I'khoba Textiles presents Christmas in July
19 July 2019 | Art and Entertainment
The exhibition will run until Saturday, 31 August at the Omba Gallery at the Namibia Craft Centre in Windhoek.
This year the I'khoba team, led by Mildred von Frankenberg-Lüttwitz and Heidi Lacheiner-Kuhn, has joined forces with different artists from Namibia to host the exhibition under the theme Tinga-tinga.
“Alongside our traditional handcrafted Christmas decorations, visitors will find 'Tinga-tinga' inspired paintings and embroidered interior deco-pieces. We have also incorporated some of the Shy Wild series by Anne Lacheiner-Kuhn, who is a well-loved Namibian artist living in London. “We want to surprise and capture the local- and tourist market. We also want to offer the local market a fresh range from the previous years and new inspired topics to consider,” said Von Frankenberg-Lüttwitz.
This year's theme was inspired by a trip to Zanzibar where the art scene is dominated by paintings and art of the well-known artist Edward Saidi Tingatinga. The Tinga-tinga painting style developed in the second half of the 20th century in Oyster Bay, Tanzania. This painting style later spread to most of East Africa. Today it is a widely represented form of tourist-orientated painting style in Tanzania. Tinga-tinga paintings are usually very colourful and have an African theme such as the big five and other African fauna and flora. The drawings can be described as naïve, almost cartoon-like, and the humour and irony are often unambiguous.
When Von Frankenberg-Lüttwitz returned from her holiday to Zanzibar she was excited to see what the Namibian interpretation of the Tinga-tinga art form would bring.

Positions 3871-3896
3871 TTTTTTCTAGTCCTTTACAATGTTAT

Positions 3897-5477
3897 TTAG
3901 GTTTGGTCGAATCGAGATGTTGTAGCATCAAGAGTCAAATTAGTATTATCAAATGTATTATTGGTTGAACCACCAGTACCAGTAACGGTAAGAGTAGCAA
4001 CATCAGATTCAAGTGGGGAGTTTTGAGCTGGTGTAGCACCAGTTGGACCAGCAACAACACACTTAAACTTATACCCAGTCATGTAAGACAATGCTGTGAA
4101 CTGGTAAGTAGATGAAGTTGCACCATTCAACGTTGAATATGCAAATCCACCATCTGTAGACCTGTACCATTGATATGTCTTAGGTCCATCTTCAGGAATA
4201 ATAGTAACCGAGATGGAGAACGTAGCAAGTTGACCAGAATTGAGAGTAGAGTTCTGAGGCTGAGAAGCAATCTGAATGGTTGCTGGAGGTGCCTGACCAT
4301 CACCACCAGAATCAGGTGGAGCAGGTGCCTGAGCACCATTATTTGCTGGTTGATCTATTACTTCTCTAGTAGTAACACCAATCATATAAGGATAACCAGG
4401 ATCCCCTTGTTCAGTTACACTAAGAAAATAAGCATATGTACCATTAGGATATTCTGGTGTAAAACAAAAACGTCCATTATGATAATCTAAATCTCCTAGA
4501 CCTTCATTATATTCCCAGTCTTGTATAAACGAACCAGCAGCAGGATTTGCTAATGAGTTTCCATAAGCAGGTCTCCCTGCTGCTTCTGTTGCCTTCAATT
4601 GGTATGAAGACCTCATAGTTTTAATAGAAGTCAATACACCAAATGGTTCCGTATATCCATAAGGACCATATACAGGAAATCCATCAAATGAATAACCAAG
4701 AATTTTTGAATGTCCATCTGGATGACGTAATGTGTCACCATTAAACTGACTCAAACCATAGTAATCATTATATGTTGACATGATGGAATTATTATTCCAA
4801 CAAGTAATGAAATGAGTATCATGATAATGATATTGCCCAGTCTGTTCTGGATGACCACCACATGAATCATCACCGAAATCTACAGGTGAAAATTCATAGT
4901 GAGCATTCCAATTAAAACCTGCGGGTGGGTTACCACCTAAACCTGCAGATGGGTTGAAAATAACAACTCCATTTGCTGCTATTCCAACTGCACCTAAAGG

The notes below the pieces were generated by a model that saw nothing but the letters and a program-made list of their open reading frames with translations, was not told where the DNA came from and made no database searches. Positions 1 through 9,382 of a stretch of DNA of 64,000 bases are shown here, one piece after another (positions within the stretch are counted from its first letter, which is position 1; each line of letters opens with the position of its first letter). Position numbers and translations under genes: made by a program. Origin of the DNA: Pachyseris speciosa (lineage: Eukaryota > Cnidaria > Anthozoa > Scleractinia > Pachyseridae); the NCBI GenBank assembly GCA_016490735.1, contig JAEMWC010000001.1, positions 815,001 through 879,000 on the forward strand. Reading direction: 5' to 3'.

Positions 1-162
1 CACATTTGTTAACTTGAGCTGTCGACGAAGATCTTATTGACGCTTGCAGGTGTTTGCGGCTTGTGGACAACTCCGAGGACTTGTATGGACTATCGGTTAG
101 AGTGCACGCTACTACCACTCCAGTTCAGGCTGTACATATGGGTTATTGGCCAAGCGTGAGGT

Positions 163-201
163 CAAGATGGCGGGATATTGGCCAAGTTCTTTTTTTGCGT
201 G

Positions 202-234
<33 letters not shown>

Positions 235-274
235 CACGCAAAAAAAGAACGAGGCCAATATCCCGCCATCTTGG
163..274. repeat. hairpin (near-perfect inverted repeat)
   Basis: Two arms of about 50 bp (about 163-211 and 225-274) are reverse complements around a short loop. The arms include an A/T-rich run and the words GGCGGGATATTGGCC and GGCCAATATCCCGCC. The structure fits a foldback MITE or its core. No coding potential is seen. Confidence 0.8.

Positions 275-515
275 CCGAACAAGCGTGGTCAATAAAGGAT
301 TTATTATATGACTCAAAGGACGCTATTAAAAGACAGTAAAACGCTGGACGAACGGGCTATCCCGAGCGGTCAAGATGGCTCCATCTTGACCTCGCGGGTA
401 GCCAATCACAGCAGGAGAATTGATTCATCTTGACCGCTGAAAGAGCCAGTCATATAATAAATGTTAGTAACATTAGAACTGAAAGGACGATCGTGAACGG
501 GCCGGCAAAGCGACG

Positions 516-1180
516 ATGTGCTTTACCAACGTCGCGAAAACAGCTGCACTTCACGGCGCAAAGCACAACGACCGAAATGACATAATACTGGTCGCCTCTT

At this year's exhibition visitors will find large scale Tinga-tinga acrylic paintings and finely embroidered Tinga-tinga scenes on cushion covers. There will also be baskets, fashion jewellery and deco-accessories on display from talented artists from all over Africa. These items come in high-end fashion colour combinations to complement the paintings and tie in with this year's theme.
Each year the artist group purposely pushes the boundaries to polish a crisp assortment of merchandise and to showcase African handcrafts and skill from a distinctive viewpoint while keeping with their ambition of recycling and sustainability.
The range of Christmas-themed decorations and ornaments will include items made from old beverage cans and lids and reused plastics, espresso capsules and water bottles.
The artworks presented by Anne Lacheiner-Kuhn are also a form of up-cycling as her collages are carefully put together by finely cut images from magazines and books. Lacheiner-Kuhn gives old discarded pictures a new composition, look, meaning and life.
“The idea for a Christmas exhibition in July came to life as it is a great opportunity to exhibit Namibian Christmas traditions and symbols to visitors at the peak of the tourist season, in addition to presenting Namibians with some early Christmas ideas and presents,” said Kehrmann, adding that while Christmas plants in the northern hemisphere include the traditional Christmas tree and mistletoe, Namibians have thorn trees and dried agave stems as decoration - all of which will be on display and beautifully decorated at this exhibition.